Ami Fall, a political science major and Panthers Forward participant from Ann Arbor, Michigan, said the program “appeals to students of various backgrounds and experiences, as you’re encouraged to give back in ways that you are able.” She’s among 150 seniors taking part in the program’s inaugural class. Here, she speaks with Chancellor Patrick Gallagher at the Dec. 7 celebration for the inaugural cohort of the program. (Aimee Obidzinski/University of Pittsburgh)
About Panthers Forward, participant Emily DiBacco, a marketing major from Batavia, New York, said “I feel empowered by the program. It’s a great structure to put in place.” (Aimee Obidzinski/University of Pittsburgh)
Ethan Silver, a chemical engineering major and Panthers Forward participant from Blue Bell, Pennsylvania, said the program is “a big help” financially. (Aimee Obidzinski/University of Pittsburgh)
Lisa Polar (KATZ ’98) of Coraopolis, Pennsylvania, a human resources executive who is volunteering along with more than two dozen Alumni Ambassadors, said the Panthers Forward program gives her a great opportunity to pay it forward and make a small impact on the lives of others. (Aimee Obidzinski/University of Pittsburgh)
Cassidee Knott (center), a history major and Panthers Forward participant from Jeannette, Pennsylvania, attended the celebration with family members. She said the connection with Alumni Ambassadors will help prepare her for life after graduation. She’s among 150 seniors taking part in the program’s inaugural class. (Aimee Obidzinski/University of Pittsburgh)
The first Panthers Forward cohort will see an average 20 percent reduction in their student federal loan debt through the innovative new program. (Aimee Obidzinski/University of Pittsburgh)
Pitt Celebrates First Panthers Forward Class
University of Pittsburgh senior Cassidee Knott says life after college can feel intimidating, but a close mentor who’s been through it before can ease those feelings.
“It is important to be able to connect with and learn from people who were going through what you were going through just a few years earlier,” said Knott, a Panthers Forward participant who is majoring in history with minors in English literature and French and working on a certificate in Medieval and Renaissance studies. “You can learn from their successes and failures and see what Pitt has done for them and to know what there is to look forward to.”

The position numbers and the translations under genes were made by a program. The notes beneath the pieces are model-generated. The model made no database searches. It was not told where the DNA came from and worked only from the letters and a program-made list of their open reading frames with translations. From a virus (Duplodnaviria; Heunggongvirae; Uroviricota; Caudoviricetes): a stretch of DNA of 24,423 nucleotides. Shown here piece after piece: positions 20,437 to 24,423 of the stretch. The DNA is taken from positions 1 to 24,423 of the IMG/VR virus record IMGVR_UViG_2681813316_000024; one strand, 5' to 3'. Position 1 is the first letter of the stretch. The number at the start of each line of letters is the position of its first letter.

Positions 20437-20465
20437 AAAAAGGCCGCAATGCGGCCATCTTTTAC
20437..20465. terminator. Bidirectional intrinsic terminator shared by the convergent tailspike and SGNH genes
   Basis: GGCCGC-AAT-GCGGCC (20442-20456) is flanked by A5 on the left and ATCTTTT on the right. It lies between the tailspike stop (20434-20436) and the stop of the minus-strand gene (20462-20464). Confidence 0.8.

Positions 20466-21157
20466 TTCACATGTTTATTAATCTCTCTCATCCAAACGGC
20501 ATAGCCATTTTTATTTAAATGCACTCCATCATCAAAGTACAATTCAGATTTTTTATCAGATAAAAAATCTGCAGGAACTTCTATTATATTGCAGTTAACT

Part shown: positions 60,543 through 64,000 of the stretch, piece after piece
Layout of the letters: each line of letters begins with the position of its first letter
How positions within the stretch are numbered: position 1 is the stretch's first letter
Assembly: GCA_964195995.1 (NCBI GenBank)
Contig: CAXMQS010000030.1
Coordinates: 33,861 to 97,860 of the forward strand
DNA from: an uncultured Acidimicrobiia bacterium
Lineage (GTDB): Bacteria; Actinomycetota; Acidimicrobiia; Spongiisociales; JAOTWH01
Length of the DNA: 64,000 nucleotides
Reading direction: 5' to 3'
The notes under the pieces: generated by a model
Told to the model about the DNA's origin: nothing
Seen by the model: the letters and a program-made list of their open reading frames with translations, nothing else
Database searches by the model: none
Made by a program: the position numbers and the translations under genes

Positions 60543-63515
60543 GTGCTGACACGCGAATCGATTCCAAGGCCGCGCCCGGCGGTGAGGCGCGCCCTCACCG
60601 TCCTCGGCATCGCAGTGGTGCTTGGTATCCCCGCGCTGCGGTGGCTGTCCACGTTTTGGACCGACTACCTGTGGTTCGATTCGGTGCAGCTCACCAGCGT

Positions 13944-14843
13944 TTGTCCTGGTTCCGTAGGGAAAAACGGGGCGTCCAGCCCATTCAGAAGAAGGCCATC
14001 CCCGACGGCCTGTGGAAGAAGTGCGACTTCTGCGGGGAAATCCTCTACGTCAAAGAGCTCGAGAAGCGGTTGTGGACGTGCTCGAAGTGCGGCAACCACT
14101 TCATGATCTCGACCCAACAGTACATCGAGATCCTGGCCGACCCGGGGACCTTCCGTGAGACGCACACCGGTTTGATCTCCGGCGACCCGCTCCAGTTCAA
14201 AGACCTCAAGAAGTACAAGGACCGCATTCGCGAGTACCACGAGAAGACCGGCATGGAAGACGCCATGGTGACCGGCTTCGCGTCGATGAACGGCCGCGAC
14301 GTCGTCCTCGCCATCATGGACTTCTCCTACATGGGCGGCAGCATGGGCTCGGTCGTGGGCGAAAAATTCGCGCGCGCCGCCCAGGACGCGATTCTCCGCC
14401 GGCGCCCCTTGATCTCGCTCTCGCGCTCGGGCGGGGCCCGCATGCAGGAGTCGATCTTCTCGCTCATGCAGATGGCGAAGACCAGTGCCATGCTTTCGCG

Fast facts about the first class
- On average, the $5,000 will reduce the student federal loan debt total by 20 percent.
- 22,000+ volunteer hours logged during their time at Pitt.
- 76 percent are female.
- 66 percent are in-state students.
- Top three declared majors being pursued by participating students: engineering, psychology, biological sciences.
Knott, of Jeannette, Pennsylvania, is among 150 Pitt seniors taking part in Panthers Forward, an innovative new program launched by Pitt Chancellor Patrick Gallagher. The program aims to reduce federal student loan debt and, in turn, help new graduates gain greater economic stability. It also connects these students to a special network of alumni mentors who are committed to supporting their professional success. This program’s first class gathered on Dec. 7 for a welcome celebration with alumni and Pitt leadership.
“I’m incredibly proud of our inaugural Panthers Forward class — and their alumni mentors — for joining us in thinking outside the box and believing in a program that truly breaks the mold,” said Gallagher. “We are celebrating something unheard of in the student loan space: a program explicitly designed to support students, future students and their lifelong success.”
Through her involvement in Panthers Forward, Knott and her classmates will work with alumni mentors — formally called Alumni Ambassadors — to fill in some important blanks on navigating life after college. Alumni Ambassadors will offer expertise, guidance and a professional network to participating students.
“When back on campus, I’m energized by my interactions with students and impressed by their accomplishments and passion for making a difference in the world,” said Lisa Polar (KATZ ’98) of Coraopolis, Pennsylvania, a human resources executive who is volunteering along with more than two dozen Alumni Ambassadors for the Panthers Forward program. “Volunteering as a mentor gives me a great opportunity to pay it forward, taking my knowledge and experiences rooted in Pitt and using them to make a small impact on the lives of others.”
Through the Panthers Forward program, the University directly pays up to $5,000 of each participating student’s federal loan total. Upon graduation, these students will be asked — but not required — to pay it forward to the program in order to support future Panthers Forward students.
“It appeals to students of various backgrounds and experiences, as you’re encouraged to give back in ways that you are able. It’s an actual forgiveness problem that can really help students financially,” said Ami Fall, a Panthers Forward participant from Ann Arbor, Michigan, who is studying political science; French; global studies; and gender, sexuality, and women’s studies.
Knott agreed. “Eventually, I’ll be able to help a student like me and show them that college debt might be really daunting, but I’ve been through it and it does not have to be scary because things are going to get better.”